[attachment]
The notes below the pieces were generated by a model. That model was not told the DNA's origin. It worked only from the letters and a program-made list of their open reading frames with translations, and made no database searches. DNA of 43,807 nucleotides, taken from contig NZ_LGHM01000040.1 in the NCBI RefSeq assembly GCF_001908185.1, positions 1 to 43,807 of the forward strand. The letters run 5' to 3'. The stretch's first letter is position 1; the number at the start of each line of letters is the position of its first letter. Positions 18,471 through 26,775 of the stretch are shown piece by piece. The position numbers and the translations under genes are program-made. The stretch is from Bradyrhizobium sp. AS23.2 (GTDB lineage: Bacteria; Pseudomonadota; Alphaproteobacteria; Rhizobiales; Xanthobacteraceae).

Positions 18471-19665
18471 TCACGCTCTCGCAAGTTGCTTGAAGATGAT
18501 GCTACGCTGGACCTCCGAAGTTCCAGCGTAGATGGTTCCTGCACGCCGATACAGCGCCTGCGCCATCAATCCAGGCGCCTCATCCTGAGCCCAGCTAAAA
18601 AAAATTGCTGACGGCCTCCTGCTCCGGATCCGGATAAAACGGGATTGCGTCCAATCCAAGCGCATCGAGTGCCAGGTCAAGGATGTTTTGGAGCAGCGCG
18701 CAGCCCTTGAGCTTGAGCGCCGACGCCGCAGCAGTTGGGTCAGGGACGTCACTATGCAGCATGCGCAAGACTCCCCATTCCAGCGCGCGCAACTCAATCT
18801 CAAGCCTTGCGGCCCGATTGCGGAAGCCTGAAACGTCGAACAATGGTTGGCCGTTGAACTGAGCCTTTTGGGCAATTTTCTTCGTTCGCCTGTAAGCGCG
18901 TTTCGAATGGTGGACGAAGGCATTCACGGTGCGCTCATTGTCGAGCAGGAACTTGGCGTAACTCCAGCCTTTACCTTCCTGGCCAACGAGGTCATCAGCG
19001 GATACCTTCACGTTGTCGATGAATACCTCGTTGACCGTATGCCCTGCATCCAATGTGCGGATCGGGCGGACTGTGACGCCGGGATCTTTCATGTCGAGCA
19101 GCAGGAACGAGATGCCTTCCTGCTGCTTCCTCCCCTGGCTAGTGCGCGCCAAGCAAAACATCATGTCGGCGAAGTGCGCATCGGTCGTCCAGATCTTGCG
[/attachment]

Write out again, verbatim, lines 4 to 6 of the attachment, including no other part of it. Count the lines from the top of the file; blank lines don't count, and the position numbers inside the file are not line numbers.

18501 GCTACGCTGGACCTCCGAAGTTCCAGCGTAGATGGTTCCTGCACGCCGATACAGCGCCTGCGCCATCAATCCAGGCGCCTCATCCTGAGCCCAGCTAAAA
18601 AAAATTGCTGACGGCCTCCTGCTCCGGATCCGGATAAAACGGGATTGCGTCCAATCCAAGCGCATCGAGTGCCAGGTCAAGGATGTTTTGGAGCAGCGCG
18701 CAGCCCTTGAGCTTGAGCGCCGACGCCGCAGCAGTTGGGTCAGGGACGTCACTATGCAGCATGCGCAAGACTCCCCATTCCAGCGCGCGCAACTCAATCT